Welcome to ZainsGaming, a blog about Video games, tabletop games, and teaching and learning. I am a PhD Candidate at the University of Calgary in the Computer Science department.
The Invitation – Print and Play prototype version. <<Continue Reading>>
The Kickstarter campaign for The Invitation is finally here!
https://www.kickstarter.com/projects/zainsgaming/the-invitation-0 <<continue reading>>
An interesting discussion occurred regarding the game’s difficulty, during our last play test of The Invitation. I do intend for the game to be difficult, so that when the players successfully complete a scenario, it actually feels like an accomplishment. <<Continue Reading>>
The Blake Estate is the introductory scenario for the The Invitation. This scenario is meant to be a relatively simple and help the players learn the game. <<Continue Reading>>
Last summer I started working on a tabletop game idea that I had flowing in the back of my mind. The idea came out of incorporating various features of games I enjoyed and avoiding the features I didn’t enjoy. The features I enjoy are cooperative play, difficult gameplay (but not impossible), limited resources, different character types, replayability, and having a good narrative. The features I don’t enjoy are a long and complex setup phases and huge instruction manuals. Through this vision emerged The Invitation, a 3 – 5 player cooperative, narrative, and ‘horror survival’ based tabletop game. In this article I will discuss how the game evolved from just an idea to an actually playable game, along with my impression of how the game turned out. <<Continue Reading>>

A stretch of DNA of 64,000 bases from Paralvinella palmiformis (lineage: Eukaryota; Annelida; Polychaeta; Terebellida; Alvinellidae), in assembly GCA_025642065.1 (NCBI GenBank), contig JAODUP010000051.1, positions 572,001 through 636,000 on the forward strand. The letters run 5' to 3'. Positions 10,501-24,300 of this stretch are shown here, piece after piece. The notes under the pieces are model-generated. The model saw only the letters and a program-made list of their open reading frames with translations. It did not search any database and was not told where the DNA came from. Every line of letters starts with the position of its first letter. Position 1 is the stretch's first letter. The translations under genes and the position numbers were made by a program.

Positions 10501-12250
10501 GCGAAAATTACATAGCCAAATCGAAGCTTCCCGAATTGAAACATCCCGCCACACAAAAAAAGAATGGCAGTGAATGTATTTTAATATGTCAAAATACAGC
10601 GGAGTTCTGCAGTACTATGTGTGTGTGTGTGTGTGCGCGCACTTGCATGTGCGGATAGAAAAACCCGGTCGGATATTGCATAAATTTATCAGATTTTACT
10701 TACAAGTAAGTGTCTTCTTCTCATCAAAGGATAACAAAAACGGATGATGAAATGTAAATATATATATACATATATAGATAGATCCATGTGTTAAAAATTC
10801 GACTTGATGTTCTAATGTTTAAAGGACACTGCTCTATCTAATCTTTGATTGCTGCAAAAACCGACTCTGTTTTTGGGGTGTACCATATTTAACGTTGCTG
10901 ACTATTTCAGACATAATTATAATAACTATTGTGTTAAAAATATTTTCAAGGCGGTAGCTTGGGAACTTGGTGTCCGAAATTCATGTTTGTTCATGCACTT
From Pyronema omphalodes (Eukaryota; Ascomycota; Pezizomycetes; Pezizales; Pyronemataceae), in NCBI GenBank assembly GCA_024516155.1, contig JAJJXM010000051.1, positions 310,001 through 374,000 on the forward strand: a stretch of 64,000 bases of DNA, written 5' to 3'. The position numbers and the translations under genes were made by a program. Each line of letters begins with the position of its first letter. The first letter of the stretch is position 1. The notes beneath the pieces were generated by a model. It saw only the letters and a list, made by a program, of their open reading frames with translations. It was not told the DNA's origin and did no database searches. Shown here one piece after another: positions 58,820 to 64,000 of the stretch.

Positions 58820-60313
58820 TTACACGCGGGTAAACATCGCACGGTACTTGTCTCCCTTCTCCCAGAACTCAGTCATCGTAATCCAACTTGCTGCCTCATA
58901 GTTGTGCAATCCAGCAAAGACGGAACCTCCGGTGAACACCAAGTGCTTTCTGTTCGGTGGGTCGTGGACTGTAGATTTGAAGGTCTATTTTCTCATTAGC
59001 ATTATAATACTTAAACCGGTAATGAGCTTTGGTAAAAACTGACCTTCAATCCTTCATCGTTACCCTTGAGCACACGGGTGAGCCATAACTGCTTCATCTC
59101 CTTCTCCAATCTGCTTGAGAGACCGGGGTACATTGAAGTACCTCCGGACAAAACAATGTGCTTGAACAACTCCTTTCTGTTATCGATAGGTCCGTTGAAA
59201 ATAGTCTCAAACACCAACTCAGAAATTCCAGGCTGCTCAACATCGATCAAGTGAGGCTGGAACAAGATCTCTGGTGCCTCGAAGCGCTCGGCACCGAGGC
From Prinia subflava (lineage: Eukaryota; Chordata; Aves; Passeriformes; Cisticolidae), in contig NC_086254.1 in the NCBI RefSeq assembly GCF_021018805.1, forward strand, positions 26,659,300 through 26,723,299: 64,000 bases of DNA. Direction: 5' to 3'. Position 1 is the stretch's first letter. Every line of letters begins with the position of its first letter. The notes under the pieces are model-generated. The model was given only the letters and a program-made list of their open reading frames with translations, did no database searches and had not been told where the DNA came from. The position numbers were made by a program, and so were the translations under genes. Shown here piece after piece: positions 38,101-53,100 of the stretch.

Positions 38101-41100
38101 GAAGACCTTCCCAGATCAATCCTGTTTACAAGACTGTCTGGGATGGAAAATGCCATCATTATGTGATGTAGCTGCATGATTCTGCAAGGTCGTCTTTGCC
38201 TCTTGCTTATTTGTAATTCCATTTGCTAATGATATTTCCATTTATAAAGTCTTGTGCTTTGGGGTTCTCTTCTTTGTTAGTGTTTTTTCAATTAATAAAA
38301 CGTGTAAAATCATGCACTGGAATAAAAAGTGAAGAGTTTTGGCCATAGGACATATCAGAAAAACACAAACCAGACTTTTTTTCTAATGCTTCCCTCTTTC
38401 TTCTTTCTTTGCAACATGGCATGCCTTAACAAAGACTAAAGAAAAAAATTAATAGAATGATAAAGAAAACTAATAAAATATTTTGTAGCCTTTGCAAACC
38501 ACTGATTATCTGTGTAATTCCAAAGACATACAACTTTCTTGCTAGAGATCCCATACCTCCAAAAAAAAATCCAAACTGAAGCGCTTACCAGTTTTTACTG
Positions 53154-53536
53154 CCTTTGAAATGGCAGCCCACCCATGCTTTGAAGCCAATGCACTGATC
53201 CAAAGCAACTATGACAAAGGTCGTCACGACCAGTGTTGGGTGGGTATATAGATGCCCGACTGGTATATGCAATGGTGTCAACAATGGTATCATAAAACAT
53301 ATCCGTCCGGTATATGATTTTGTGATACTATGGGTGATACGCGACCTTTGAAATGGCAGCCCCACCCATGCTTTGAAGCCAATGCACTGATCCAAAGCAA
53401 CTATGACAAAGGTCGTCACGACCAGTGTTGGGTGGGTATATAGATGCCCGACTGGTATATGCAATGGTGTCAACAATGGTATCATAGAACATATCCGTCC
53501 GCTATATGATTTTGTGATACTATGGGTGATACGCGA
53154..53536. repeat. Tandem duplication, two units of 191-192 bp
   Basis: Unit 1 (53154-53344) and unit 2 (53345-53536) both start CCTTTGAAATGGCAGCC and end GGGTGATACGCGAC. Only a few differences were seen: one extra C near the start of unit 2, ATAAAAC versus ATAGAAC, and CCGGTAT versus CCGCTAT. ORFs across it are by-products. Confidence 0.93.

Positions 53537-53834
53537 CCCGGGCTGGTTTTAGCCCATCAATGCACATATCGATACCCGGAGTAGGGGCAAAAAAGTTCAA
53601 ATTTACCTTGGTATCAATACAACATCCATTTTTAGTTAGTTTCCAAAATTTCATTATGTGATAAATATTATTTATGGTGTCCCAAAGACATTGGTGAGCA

I have been trying to keep up with the Java Games Programming tutorials and releasing one tutorial video a week. I am trying to distinguish these tutorials from the library of the other tutorials available on YouTube. <<Continue Reading>>
For a couple years I have wanted to create a series Java programming tutorials where the content is motivated by developing games. I know there are better platforms for developing video games, but the idea here is to focus on learning programming concepts and using video games as a theme/motivation for the exercises. <<Continue Reading>>
After over 7 years, I finally played a new Resident Evil game I enjoyed, Resident Evil 7. I can’t really make any comment that hasn’t been made before; the game goes back to its roots with survival horror instead of action, and the first person perspective is a significant change but it works really well. What I can comment on is my own experience playing the game. <<Continue Reading>>
The Flipped Classroom is a structure that I have experienced twice as a TA; first for the ‘Introduction to Computer Science for Majors II’ (CPSC 233) course, and second for ‘Design & Analysis for Algorithms’ (CPSC 413). This structure is not limited to the tutorial but also involves the lectures. <<Continue Reading>>
I got my first job back in October of 2004. I was a Shakerboarder for Little Caesars Pizza. My job was to stand by the sidewalk holding a sign to advertise the store. Boy, that was a fun winter, but that’s a story for another time. <<Continue Reading>>
The “Let’s Work Through Exercises Together” is one of the more complicated tutorial types for the TA to handle. The idea behind these tutorials is that the students are presented with some exercise(s), and they work through the exercises as a group. <<Continue Reading>>
Warning this article may contain spoilers for Fallout 4.
I usually stay a little behind games so that I can reduce the cost of my gaming habit. The downside of this is that spoilers are hard to avoid. I have been lucky with this game. The only things that were spoiled for me were; 1) You are supposed to be looking for your son, and 2) The vault tec salesman is still alive in the future. <<Continue Reading>>